Thursday, October 6, 2011

A Journey of Discovery

Or: "Live Sound Mixing in the Box".

So. It turns out that when you use ASIO drivers (and hybrid monitoring "on" in Samplitude) you can actually use the thing as a live sound mixer.
Mixing "in the box" is not an entirely new idea. SAC is built for it.
Now, facing the cold hard reality that a Yamaha 01V is only $2400, it might be tempting to say that getting a computer, some interfaces, and hoping they all work isn't really worth the trouble. The 01V has 12 microphone inputs and a bunch of outputs. You don't need a computer, you don't need a monitor, and the preamps are usable. You don't need to worry so much about it crashing (although I've had one fail 100% on me once -- had to go back to the rental house).
To use a completely in-the-box system you'd have to get at least one audio interface. Probably two. The MOTU UltraLite is about $550. Of course that's really only 8 inputs and 8 outputs. And only two of those inputs are mic preamps (and they're kinda meh but maybe no better or worse than the Yamahas).
If you happen to have an UltraLite and a computer (which I do) then you're maybe thinking this whole task is a tad more feasible.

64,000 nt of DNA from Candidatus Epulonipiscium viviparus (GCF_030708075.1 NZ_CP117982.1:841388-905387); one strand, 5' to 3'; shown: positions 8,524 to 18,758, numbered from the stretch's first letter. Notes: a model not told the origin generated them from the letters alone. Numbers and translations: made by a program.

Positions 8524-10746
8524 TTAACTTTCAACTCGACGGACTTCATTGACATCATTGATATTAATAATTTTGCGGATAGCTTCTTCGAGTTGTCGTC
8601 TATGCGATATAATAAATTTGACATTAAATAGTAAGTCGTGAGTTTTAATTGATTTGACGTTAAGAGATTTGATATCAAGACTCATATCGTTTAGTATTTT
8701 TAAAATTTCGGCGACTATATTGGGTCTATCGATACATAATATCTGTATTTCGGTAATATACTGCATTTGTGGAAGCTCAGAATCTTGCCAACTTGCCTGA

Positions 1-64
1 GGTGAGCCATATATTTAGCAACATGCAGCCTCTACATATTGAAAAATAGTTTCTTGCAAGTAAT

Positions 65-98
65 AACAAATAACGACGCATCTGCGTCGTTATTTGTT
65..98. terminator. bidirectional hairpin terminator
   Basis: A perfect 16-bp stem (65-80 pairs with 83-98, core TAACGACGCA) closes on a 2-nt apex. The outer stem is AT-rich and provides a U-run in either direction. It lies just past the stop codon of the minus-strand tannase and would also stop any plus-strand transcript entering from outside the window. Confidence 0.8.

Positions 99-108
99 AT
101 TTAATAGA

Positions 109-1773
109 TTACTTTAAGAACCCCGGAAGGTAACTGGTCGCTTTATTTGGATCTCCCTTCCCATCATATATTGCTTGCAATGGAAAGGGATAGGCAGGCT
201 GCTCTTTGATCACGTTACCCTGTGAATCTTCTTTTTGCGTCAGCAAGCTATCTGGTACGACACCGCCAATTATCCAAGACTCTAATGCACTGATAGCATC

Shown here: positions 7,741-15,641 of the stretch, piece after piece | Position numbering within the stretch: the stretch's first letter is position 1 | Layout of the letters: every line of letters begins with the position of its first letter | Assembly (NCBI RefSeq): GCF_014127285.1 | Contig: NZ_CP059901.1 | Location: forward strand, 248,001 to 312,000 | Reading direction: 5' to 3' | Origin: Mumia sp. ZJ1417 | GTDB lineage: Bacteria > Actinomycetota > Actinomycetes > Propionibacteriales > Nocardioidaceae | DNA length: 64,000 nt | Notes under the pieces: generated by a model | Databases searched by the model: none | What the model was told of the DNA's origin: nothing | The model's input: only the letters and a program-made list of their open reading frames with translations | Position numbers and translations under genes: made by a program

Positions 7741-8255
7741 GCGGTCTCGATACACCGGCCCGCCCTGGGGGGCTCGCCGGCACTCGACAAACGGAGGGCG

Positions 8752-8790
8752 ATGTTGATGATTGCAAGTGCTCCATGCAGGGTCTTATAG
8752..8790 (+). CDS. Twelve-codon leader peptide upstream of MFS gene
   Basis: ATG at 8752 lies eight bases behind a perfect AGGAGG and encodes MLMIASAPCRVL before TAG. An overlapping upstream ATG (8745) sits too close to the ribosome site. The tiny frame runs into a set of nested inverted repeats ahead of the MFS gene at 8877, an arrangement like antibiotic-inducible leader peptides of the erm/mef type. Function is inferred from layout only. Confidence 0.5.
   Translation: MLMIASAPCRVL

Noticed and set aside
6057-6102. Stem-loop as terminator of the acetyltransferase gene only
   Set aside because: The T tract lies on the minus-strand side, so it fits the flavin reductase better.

Plus, in many cases we just don't care about microphone preamps. The preamps are going to be on the stage, sending us line-level signal up to the FOH position.
What I've used with success is a signal chain like this: mic preamps on stage going to an Aviom system which went down a Cat 5 cable to the FOH position. That's. Hmm... Oh, here are my notes. I imagine I was coming into the Yamaha board with one Aviom card from a master station, and then feeding the headphone stations directly with some channels and via a mix for other channels.
Note that Behringer makes a vastly cheaper (and that's probably in every meaning of the word "cheaper") version of the Aviom system. I do, however, like the user-side of the interface better. Even the master station is more readable.
What Behringer doesn't make now is a D/A box for its Powerplay system. They just make the A/D box. Now, if you could run one Cat5 and have inputs and outputs appear on both sides, life would be good. Even if we had to run a pair of Cat5's (one for each direction) I'd be fine.
So the whole point of this is that we can use our favorite effects (including, er, Autotune) while mixing live just with a computer and an interface or two.

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